Sumer
's
Code of Ur-Nammu The Code of Ur-Nammu is the oldest known law code A code of law, also called a law code or legal code, is a type of legislation that purports to exhaustively cover a complete system of laws or a particular area of law as it existed at the time t ...
was compiled ''circa'' 2050–1230 BC, and is the earliest known surviving
civil code A civil code is a codification of private law Private law is that part of a civil law Civil law may refer to: * Civil law (common law) Civil law is a major branch of the law.Glanville Williams. ''Learning the Law''. Eleventh Edition. Stevens. ...
. Three centuries later, the
Babylonia Babylonia () was an and based in central-southern which was part of Ancient Persia (present-day and ). A small -ruled state emerged in 1894 BCE, which contained the minor administrative town of . It was merely a small provincial town dur ...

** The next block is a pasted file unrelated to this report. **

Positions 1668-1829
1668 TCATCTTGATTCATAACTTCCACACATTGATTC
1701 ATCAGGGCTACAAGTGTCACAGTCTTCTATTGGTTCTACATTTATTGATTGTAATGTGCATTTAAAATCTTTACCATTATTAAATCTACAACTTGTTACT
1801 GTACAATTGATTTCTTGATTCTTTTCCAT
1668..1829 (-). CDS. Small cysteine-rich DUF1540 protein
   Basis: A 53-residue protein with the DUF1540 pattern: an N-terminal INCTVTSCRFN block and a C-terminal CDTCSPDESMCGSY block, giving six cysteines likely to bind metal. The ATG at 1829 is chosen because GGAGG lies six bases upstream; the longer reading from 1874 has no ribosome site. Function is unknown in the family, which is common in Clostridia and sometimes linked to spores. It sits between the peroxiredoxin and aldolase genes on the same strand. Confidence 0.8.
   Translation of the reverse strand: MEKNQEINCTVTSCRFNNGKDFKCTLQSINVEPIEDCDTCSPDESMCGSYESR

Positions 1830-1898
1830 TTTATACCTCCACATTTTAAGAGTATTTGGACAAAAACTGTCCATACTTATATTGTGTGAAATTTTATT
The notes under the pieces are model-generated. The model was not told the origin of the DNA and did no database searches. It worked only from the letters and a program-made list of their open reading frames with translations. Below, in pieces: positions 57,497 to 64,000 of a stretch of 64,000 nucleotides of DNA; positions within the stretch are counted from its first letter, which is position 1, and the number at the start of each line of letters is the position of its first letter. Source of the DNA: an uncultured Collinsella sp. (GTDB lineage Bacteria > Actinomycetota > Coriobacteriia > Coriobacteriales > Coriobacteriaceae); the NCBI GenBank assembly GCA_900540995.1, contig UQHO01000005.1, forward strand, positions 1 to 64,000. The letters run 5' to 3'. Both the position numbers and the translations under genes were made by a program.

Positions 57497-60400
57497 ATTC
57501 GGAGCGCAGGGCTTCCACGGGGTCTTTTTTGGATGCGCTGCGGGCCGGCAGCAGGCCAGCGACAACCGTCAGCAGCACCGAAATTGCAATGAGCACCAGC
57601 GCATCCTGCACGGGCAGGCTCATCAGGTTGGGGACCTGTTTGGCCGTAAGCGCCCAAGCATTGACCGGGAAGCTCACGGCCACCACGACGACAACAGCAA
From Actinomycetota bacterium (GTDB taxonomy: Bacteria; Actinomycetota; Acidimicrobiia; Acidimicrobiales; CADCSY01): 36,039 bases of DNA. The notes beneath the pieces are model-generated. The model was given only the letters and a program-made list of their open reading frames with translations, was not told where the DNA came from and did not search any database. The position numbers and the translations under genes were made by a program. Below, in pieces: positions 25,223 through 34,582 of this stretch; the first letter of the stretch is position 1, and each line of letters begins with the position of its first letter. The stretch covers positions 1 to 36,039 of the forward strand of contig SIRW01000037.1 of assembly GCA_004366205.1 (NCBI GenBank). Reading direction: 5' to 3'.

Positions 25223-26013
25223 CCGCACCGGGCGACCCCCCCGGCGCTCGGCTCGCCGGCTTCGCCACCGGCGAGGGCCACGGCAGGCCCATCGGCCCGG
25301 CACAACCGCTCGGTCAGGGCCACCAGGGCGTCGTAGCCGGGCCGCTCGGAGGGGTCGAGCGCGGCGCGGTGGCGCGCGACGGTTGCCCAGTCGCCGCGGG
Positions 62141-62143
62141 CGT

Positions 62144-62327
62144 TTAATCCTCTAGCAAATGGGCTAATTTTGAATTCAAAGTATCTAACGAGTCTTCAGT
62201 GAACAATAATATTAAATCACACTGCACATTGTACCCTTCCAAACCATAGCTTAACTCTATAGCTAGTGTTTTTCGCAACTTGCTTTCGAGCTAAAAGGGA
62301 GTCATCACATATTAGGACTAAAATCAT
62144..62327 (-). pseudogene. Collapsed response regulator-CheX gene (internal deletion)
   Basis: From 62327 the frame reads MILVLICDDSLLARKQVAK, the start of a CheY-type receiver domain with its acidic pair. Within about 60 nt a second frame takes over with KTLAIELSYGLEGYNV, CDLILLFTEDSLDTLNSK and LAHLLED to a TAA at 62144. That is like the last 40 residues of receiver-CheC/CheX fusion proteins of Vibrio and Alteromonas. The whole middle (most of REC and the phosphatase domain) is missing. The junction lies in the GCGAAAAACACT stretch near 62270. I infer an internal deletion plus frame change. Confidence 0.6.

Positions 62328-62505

n king
Hammurabi Hammurabi () was the sixth king of the First Babylonian dynasty The First Babylonian Empire, or Old Babylonian Empire, is dated to BC – BC, and comes after the end of Sumerian power with the destruction of the Third Dynasty of Ur The ...

Hammurabi
enacted the
set of laws named after him
set of laws named after him
. In the World first religious law
Sharia Sharia (; ar, شريعة, sharīʿa ) is a religious law Religious law includes ethical Ethics or moral philosophy is a branch of philosophy that "involves systematizing, defending, and recommending concepts of right and wrong action ...
introduced by Prophet